Pol Úbeda Hervàs – Shadows of an Invisible Man




At first, it seems like a normal shadow shot of a man caught in front of direct light. However, after doing a double-take, it is clear that there is no man within the frame to create the projected silhouette. Only the guy’s shoes remain behind for the shadow of a full figure to emerge from. This mind-boggling series entitled I’m Not There is the creative work of photographer Pol Úbeda Hervàs. The Barcelona-based mastermind has embarked on this new photographic journey, giving us only a taste of where the mysterious invisible man has popped up. We’re eager to see where else this translucent figure in worn sneakers will surface. In the meantime, we’ll have to mull over these three photos, trying to figure out the photo manipulation techniques used to produce them. Via ModerMet.






When Every Thing’s Gone

Betina La Plante – Now and Then


How much does a person’s looks change during his or her lifetime? Ojai, California-based photographer Betina La Plante is the one behind this arresting image of English actor Terence Stamp (Superman, Wanted, Star Wars Episode I: The Phantom Menace). By having him hold up an older picture of himself, La Plante provides an incredible juxtaposition.

“Some photo fun with Terence Stamp. Overwhelmed by the response to this image. What started off as a fun idea has turned into a project that will develop over the course of the year,” she says on 500px.

Update: We got in touch with Betina to ask her a few questions about the image. Read that brief Q&A, below.

Q: How did the idea of asking Terence Stamp to hold an older picture of himself come about? Were you inspired by other projects you’d come across?
A: The idea of people holding images to their faces is not a new one, by any means. People have photographed themselves replacing their own faces with shots from fashion magazines, album covers, etc. Just recently I saw the poster for the movie Ides of March, which shows half of Ryan Gosling’s face holding up a folded Time magazine with half George Clooney’s face on it to complete the “whole.” I thought that was a cool concept, but how much cooler would it be to use the same subject on both sides, depicting the passage of time on their face.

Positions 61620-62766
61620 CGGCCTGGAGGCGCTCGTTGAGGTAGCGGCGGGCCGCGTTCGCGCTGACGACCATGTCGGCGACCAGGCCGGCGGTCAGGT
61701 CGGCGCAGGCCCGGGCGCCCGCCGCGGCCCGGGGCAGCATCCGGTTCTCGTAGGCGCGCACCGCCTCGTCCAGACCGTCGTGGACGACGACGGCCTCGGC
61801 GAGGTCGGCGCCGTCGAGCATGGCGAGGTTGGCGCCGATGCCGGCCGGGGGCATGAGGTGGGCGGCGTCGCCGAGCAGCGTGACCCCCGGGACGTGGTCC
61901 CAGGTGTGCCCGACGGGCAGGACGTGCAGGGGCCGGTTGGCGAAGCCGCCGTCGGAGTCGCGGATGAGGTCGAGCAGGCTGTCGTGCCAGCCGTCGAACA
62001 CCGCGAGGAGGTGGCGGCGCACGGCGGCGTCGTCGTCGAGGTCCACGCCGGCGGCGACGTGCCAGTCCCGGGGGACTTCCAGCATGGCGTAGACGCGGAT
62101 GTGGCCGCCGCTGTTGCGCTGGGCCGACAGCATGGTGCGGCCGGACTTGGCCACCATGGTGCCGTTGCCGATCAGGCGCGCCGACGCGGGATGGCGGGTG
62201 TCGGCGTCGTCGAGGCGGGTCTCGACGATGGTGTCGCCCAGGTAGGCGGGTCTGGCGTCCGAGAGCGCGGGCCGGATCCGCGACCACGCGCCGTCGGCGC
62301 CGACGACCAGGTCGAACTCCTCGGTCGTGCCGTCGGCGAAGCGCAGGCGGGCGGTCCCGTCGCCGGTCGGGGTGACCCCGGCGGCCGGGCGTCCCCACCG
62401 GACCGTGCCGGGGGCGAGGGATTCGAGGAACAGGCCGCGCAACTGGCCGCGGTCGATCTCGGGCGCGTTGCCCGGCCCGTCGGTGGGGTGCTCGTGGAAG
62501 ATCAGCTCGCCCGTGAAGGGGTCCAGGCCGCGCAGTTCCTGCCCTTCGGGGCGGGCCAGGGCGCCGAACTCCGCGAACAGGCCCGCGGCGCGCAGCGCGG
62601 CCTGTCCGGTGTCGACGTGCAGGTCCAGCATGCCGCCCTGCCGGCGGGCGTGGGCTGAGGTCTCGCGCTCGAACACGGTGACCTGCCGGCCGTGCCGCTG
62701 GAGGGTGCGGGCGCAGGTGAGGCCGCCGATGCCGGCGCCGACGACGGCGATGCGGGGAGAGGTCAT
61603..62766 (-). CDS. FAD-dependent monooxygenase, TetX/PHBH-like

I’d been helping Terence go through many of his old photographs, in order to choose which ones to include in his new memoir, so I knew I had some great straight on shots to work with, from when he was in his 30s. It was a last minute idea before he went to shoot his current movie in Canada, but he was up to try it.

Q: Is he actually holding an older picture of himself or was this Photoshopped?
A: He is actually holding a photograph of himself up to his face. I had an hour to scan and print up several sizes in order to come up with the best life-size match. There was no Photoshop manipulation involved in the base image to match his face to the photo – what you see is what came out of the camera.

Q: How much Photoshop was used?
A: Apart from the black and white conversion, the most Photoshop was done in trying to achieve a close enough contrast and “exposure” to the photograph being held up. The lighting conditions in the original photo were very different to the ones I was working under so it took some brightening, dodging and contrast work on the real Terence to balance the whole image.

4. What was working with actor Terence Stamp like?
Quite apart from being a close family friend, Terence is also one of the most generous people I’ve come across with his time. Since taking his portrait for the first time in 2009, he always indulges me in a photo shoot when he comes to visit, and is pretty much up for anything in terms of ideas and concepts. Added to that, he is the consummate pro in front of the lens so working with him is a dream. We’re already planning the next one, which will involve a swimming pool…

Q: Any funny or inspiring stories you could share about the experience?
A: Trying to get him to hold the photo still enough, avoiding glare on the photo, and of course, finding the closest match to his face was a challenge. He couldn’t see himself so had to follow my directions – “up a bit, down, left, no, my left.” We only shot 10 frames – the one you see is the 9th. Not perfect but it seems to work. And it has inspired a new project which will develop over the year. Should be fun!



Thanks My Modern Met!

Carsten Witte – Skull Faces




Tree of Life